Well, nothing gets Congress clucking like a flock of wet hens faster than some upstart grassroots rabble threat to interstate commerce.  How dare the judicial branch, citing some archaic federal environmental law from 1897?

The timber industry and Congress needed a new law to overturn the prohibition on clearcutting, and they needed it fast.  But they also needed a cover story to divert the public’s attention away from a frontal repeal of the Organic Act.  The pretext would be planning.  The NFMA (National Forest Management Act) was signed by President Gerald Ford on October 22, 1976.  With recommendations from a Committee of Scientists appointed by the Secretary of Agriculture, new agency regulations were adopted in 1982.  The regs made all the right sounds, looked good on the surface, but embedded in its legal double-talk lurked the prize industry wanted above all else: legalized clearcutting.

Congress made clearcutting legal, with certain conditions, as applied in the NFMA Regulations. Neo-liberal, forest  “conservation” was born.  Deregulation and monetization of everything – trees, water, camping, special events, grazing, you name it.  Screw the public interest, anything that could turn a profit would be privatized. GSEs that couldn’t be made profitable would be subsidized, which essentially took the form of Soviet-style socialism for capitalists.  What a racket.

NFMA regulations were amended in 2012, eliminating (deregulation) most of the non-discretionary standards and specific objectives related to protecting fish and wildlife habitat and biological diversity required in the 1982 regulation.  This time around, the Obama administration did what countless Presidents and Congress could not accomplish:  Logging without laws.  The crime syndicates of banking, real estate, construction, logging have cleared the path of obstacles and are ramping up for a new blitzkrieg against national forests.

It will take an unprecedented national grassroots movement to counter the damage caused to longstanding environmental laws that govern national forest system lands.  Old laws must be strengthened, new laws must be written, and there is no time to wait.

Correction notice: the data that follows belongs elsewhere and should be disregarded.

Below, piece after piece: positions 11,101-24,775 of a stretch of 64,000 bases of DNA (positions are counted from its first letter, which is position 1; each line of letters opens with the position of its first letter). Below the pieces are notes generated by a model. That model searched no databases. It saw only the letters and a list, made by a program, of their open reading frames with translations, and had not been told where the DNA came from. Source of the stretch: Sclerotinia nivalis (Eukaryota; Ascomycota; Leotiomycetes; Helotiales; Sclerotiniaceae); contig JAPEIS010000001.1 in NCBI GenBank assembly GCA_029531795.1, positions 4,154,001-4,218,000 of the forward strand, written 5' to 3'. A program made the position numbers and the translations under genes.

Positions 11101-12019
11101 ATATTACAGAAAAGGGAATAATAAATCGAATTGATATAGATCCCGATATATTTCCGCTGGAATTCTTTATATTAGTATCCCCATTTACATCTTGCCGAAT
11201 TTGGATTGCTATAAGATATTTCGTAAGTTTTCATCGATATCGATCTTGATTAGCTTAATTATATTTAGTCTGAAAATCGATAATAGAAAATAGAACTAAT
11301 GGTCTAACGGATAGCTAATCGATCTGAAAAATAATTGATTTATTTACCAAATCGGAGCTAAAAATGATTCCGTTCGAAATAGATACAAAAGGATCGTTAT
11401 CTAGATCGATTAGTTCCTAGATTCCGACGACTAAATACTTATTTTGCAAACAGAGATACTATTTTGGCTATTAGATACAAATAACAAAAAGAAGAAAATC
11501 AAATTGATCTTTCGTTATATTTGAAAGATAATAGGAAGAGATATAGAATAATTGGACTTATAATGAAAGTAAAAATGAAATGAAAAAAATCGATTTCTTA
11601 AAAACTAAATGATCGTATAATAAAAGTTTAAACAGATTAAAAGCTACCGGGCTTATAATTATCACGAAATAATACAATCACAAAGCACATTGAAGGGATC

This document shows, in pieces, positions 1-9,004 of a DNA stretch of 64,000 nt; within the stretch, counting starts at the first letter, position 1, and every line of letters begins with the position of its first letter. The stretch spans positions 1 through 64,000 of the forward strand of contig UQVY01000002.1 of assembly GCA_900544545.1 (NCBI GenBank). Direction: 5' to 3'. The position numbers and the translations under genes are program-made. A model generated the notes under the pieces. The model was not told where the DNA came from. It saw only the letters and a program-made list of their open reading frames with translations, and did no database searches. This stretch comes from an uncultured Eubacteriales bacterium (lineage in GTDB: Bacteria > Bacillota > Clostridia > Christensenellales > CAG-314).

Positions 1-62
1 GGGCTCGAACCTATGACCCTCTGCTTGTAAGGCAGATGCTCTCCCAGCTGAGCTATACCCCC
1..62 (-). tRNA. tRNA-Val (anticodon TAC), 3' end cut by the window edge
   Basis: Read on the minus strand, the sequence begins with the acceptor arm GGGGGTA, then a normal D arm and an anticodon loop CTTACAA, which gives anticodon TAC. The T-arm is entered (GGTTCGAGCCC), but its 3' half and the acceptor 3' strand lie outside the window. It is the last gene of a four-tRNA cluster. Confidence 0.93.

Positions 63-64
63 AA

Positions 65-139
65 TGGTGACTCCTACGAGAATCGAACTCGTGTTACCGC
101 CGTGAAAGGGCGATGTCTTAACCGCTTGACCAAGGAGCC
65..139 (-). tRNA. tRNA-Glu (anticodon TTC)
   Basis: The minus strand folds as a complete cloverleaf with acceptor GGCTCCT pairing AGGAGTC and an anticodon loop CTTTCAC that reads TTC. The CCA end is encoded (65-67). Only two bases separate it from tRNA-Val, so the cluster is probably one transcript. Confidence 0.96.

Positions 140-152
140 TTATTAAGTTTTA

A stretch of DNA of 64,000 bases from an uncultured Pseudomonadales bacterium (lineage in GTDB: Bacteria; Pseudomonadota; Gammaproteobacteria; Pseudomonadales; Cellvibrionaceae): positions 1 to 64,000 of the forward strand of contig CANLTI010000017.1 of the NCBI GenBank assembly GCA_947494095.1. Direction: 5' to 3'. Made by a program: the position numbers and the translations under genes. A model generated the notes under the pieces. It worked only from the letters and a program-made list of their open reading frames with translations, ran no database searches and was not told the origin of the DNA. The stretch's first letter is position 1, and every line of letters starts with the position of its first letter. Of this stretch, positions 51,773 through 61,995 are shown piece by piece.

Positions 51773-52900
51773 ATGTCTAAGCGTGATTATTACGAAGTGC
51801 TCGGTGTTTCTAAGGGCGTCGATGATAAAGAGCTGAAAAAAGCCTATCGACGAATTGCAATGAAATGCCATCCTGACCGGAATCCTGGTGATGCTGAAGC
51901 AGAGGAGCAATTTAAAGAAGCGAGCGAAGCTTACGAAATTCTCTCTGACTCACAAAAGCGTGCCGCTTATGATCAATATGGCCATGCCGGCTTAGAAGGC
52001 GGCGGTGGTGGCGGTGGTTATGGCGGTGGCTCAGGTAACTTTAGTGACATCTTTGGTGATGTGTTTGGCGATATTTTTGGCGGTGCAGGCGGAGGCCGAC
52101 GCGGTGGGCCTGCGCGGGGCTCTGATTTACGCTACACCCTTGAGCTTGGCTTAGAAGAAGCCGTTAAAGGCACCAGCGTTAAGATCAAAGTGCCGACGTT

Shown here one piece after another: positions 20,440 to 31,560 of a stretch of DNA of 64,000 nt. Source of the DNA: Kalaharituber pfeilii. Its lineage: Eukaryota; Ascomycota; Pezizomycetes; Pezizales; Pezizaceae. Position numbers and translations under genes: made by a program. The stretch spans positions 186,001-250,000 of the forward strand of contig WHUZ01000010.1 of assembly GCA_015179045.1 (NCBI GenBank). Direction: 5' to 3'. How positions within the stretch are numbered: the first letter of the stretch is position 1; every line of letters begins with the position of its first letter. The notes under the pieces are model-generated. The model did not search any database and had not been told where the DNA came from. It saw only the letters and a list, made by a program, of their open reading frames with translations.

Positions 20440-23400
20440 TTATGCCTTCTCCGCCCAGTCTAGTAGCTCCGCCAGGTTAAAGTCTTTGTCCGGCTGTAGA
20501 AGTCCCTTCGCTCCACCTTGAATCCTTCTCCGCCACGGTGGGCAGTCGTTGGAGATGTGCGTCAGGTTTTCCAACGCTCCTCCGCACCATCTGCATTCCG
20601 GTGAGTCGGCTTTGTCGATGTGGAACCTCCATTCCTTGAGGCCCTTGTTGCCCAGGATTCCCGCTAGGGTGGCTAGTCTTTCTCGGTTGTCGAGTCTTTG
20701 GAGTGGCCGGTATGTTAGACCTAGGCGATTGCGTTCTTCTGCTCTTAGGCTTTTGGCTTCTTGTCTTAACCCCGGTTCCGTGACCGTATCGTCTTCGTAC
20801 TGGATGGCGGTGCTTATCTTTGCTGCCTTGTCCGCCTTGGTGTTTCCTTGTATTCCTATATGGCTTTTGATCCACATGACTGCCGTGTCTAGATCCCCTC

Forest issues have not been totally forgotten, but rather lost in an ocean of intense neoliberal propaganda.  Most people care, but are dealing with fear, heavy debt, health problems or are staring at “entertainment” on their tiny screens. We seem to have lost our curiosity and our creativity, both essential elements we need to fight back against the irreversible damage being done to our natural treasures.

Somewhere near you there is a Forest Plan being “revised” using Obama’s 2012 Planning Regulation – a blueprint for the next generation of heinous crimes against nature and humanity.

What’s left of the grassroots forest movement, the remnant, must bury our differences and parochial biases. We must organize for a long-overdue, protracted congressional battle to save what’s left of our national forests. We must find common purpose and do this before it’s all cut down.  An overwhelming allied, grassroots force demanding better national forest protection laws is ultimately the most effective – and likely only – way to protect forests from the timber industry and U.S. Forest Service-U.S.D.A.

I know how difficult this will be.  An open debate among activists and groups will take collective courage.

Whatever you do, you need courage.  Whatever course you decide upon, there is always someone to tell you, you are wrong. Thereare always difficulties arising which tempt you to believe that your critics are right. To map out a course of action, and  follow it to anend, requires some of the same courage which a soldier needs. Peace has its                              victories, but it takes brave men and women to win them. 

– Ralph Waldo Emerson

What choice do we have?  Congress writes the laws.  If we fail, forests will be clearcut, bulldozed, mined, grazed, drilled and made into “pay-for-play” amusement parks.  If we rise together, work together, move together, there are enough of us to move Congress to act.

Wake up, stand up, do something.  When you do something, however small, it makes it a little more difficult for the liars and racketeers to pawn off their propaganda, corruption and usury as real.  Raise your voice and raise a little hell against organized crime. Do it for America’s forests.

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Steve Kelly is a an artist and serves as a member of the board of directors of the Alliance for the Wild Rockies. He lives in Bozeman, Montana.